I am sure all those who are closely following the story that started with the media report of Tata Steel’s historic take over of Corus and the resulting celebration of a sort in media must be getting disheartened with every media report about the possibility of Tata Steel loosing the race. Brazil’s Companhia Siderurgica Nacional (CSN) raised its offer to 515-pence-a-share and announced that in case Tata Steel outbids it, CSN can go further high.
Some expert opined that Tata Steel could stretch its balance sheet to the extent of $10 billion, which would amount to nearly 550 pence a share, without hurting its shareholders’ interest. But many don’t advise this adventure.
Should Tata Steel go for that high a price? Should Tata Steel walk away from the race with its break-up fee of $91 million, if CSN bids anything beyond 550 pence a share?
I have a different view. Why can’t Tata Steel with its strategists think of taking over CSN too? It is certainly stretching a little too far. With CSN already holding 3.8% share of Corus, CSN has certain advantage in the race. But perhaps in war of this sort, one is to be real offensive to win even at some extra cost of it.
Further, can’t some consortium of Indian steel manufacturers group together and buy CSN?
Latest Will Tata get Corus?
Nalanda Becomes Brand Bihar
I was skectical about the Nalanda International University project when I made my entry ‘Can International Nalanda University Get Materialized? that also appeared on the website of Bihar Times.’
But got excited when I went through NKSingh and Jessica S Wallack article, ‘Nalanda as an innovation hub’ in The Financial Express, Saturday, December 16, 2006 issue. As it seems, NK Singh happens to be the chief coordinator of the project.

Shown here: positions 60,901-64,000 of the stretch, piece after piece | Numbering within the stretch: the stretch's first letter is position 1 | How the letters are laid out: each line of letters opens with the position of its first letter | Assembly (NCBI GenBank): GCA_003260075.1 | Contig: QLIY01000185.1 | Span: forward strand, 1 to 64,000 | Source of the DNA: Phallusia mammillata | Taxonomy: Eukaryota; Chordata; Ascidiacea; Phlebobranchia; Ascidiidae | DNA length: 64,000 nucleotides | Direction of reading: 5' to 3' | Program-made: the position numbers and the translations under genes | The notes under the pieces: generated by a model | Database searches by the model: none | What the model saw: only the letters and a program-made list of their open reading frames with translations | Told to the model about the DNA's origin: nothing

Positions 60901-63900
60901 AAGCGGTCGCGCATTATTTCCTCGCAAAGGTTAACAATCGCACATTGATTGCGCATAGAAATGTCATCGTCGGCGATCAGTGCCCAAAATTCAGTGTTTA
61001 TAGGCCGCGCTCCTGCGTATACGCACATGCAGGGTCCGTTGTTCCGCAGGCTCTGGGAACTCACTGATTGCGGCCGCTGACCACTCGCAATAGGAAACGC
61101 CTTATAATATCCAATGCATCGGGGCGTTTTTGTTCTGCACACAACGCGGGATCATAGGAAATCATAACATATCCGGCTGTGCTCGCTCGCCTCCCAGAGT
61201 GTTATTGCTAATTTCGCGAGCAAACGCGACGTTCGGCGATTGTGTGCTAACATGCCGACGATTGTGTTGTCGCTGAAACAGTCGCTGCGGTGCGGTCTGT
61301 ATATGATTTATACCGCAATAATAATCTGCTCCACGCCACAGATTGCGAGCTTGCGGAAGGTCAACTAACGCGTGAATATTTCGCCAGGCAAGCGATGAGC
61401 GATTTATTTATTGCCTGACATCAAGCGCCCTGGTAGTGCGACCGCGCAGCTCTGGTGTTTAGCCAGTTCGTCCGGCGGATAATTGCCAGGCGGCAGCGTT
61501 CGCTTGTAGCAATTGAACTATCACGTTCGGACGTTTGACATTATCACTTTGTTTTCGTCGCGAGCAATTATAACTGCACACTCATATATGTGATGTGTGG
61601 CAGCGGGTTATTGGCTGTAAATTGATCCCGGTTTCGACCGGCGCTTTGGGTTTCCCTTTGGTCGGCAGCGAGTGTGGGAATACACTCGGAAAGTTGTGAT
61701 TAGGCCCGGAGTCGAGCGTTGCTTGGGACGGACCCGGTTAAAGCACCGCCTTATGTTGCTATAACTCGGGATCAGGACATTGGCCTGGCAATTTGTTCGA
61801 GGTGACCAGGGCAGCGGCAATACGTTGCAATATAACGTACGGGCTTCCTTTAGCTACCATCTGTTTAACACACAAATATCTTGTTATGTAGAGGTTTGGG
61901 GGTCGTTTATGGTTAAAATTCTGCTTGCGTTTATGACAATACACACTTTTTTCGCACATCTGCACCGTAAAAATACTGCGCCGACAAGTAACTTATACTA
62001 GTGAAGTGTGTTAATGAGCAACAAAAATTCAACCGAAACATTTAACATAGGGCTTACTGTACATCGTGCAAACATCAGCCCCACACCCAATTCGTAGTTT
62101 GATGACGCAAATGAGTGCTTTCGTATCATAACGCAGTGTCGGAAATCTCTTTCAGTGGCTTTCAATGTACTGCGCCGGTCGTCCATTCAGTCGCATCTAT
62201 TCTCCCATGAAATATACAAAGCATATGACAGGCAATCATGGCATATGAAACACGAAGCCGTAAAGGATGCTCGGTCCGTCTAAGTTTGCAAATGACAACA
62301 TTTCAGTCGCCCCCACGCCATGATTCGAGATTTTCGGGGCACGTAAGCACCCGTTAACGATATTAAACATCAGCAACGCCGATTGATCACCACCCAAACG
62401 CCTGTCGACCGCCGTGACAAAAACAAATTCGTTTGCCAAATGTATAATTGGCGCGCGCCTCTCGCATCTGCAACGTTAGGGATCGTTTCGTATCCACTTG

Plans for the university have been discussed at high-level meetings between China and India, India and Japan, and most recently at a multi-country interaction in Singapore, which had President Abdul Kalam participating via teleconference, sharing his views and vision for the Nalanda of tomorrow. The university would have been on the agenda of the postponed Pan Asia Summit at Cebu.
And then I could reach the article, ‘Really Old School’ by the former Dean of the Yale School of Management Jeffrey Garten in ‘New York Times’ as well as ‘International Herald Tribune’ on December 9, 2006.
At a summit meeting of leaders next week in the Philippines, senior officials from India, Singapore, Japan and perhaps other countries are scheduled to discuss the revival of an ancient university in India called Nalanda. It is a topic unlikely to receive much mention in the Western press. But no one should underestimate the potential benefits of this project to Asia, or the influence it could have on Asia’s role in the world, or the revolutionary impact it could make on global higher education.
Founded in 427 in northeastern India, not far from what is today the southern border of Nepal, and surviving until 1197, Nalanda was one of the first great universities in recorded history. It was devoted to Buddhist studies, but it also trained students in fine arts, medicine, mathematics, astronomy, politics and the art of war.
The university was an architectural and environmental masterpiece. It had eight separate compounds, 10 temples, meditation halls, classrooms, lakes and parks. It had a nine-story library where monks meticulously copied books and documents so that individual scholars could have their own collections. It had dormitories for students, perhaps a first for an educational institution, housing 10,000 students in the university’s heyday and providing accommodations for 2,000 professors. Nalanda was also the most global university of its time, attracting pupils and scholars from Korea, Japan, China, Tibet, Indonesia, Persia and Turkey.
A consortium led by Singapore and including India, Japan and others will discuss raising the $500 million needed to build a new university in the vicinity of the old site and perhaps another $500 million to develop the roads and other infrastructure to make the institution work. The problem is that the key Asian officials are not thinking big enough. There is more talk about making Nalanda a cultural site or a center for philosophy than a first-rate modern university.
The rebuilt university should strive to be a great intellectual center, as the original Nalanda once was…..
The original Nalanda might have been the first to conduct rigorous entrance exams. The old university had world-class professors who did groundbreaking work in mathematical theorems and astronomy. It produced pre-eminent interpreters and translators of religious scriptures in many languages.